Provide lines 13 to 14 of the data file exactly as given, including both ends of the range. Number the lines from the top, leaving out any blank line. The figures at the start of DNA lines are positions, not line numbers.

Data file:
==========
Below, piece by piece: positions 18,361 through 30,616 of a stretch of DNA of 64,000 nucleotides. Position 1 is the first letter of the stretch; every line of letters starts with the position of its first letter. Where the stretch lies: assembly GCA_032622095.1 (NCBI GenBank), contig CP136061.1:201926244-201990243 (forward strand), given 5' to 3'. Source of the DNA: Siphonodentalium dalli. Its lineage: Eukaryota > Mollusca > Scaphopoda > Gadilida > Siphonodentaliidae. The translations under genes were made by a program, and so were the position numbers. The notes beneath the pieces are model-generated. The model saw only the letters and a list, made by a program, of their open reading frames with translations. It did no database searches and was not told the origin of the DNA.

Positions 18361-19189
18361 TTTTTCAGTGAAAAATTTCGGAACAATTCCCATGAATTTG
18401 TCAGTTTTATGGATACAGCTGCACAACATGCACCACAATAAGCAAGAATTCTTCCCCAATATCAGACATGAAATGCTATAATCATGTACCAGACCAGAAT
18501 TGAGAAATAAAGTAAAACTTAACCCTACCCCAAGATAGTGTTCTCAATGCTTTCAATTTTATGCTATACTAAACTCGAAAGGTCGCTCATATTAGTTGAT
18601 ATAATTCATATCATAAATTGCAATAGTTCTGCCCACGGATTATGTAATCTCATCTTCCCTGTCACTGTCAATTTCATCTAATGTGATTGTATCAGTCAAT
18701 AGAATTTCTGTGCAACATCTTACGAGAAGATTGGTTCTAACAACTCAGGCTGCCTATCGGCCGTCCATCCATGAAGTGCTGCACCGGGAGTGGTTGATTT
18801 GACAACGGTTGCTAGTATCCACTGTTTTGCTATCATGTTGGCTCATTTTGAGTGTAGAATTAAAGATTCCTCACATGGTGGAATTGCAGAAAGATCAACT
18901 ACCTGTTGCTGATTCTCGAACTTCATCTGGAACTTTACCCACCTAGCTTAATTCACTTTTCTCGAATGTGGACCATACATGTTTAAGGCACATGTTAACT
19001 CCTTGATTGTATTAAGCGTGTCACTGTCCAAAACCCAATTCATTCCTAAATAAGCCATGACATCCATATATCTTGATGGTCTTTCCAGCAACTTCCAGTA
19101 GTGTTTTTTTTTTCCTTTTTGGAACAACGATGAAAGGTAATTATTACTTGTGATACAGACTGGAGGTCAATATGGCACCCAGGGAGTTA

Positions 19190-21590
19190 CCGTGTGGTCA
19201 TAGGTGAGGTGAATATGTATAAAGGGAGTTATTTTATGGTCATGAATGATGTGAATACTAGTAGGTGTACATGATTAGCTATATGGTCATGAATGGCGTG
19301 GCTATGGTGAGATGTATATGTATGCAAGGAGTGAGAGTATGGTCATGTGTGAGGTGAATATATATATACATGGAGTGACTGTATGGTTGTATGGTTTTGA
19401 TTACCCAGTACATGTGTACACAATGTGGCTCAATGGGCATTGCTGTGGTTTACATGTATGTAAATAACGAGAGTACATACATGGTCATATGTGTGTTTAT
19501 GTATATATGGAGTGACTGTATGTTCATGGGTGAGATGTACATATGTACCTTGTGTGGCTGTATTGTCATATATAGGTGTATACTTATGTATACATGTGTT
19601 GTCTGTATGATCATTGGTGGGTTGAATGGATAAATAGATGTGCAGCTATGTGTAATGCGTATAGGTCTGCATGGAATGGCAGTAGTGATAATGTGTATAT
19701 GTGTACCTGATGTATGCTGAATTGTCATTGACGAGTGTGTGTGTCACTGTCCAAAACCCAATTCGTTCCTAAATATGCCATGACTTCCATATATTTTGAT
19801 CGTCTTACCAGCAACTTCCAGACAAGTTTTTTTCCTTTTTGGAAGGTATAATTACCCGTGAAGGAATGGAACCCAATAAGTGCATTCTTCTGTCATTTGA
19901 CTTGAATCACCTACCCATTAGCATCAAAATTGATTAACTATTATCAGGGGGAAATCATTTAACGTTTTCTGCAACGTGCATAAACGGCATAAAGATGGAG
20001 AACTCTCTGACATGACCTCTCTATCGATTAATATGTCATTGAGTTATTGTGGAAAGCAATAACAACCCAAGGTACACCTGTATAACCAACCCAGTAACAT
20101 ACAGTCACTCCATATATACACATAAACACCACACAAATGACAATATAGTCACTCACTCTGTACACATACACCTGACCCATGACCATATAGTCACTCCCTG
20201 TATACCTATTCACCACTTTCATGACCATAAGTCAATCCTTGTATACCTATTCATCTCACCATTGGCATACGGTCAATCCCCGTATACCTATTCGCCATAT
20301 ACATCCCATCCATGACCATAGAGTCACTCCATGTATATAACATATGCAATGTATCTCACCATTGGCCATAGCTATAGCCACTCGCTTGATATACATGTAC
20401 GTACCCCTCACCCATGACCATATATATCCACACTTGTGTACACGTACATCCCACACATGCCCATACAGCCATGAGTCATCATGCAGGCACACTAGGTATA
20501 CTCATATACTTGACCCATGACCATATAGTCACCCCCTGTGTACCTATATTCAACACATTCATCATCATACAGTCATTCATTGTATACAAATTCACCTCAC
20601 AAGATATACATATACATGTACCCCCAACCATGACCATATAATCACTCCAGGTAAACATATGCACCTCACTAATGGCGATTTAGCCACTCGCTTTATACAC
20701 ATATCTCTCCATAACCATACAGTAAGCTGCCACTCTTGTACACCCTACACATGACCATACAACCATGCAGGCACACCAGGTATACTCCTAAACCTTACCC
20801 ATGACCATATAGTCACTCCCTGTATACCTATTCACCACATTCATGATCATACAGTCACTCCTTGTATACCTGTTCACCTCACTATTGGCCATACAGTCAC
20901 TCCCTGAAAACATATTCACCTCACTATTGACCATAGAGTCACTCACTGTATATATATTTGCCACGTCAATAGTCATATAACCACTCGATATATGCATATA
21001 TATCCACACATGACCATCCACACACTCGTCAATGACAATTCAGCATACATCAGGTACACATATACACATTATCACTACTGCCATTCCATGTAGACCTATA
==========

19190 CCGTGTGGTCA
19201 TAGGTGAGGTGAATATGTATAAAGGGAGTTATTTTATGGTCATGAATGATGTGAATACTAGTAGGTGTACATGATTAGCTATATGGTCATGAATGGCGTG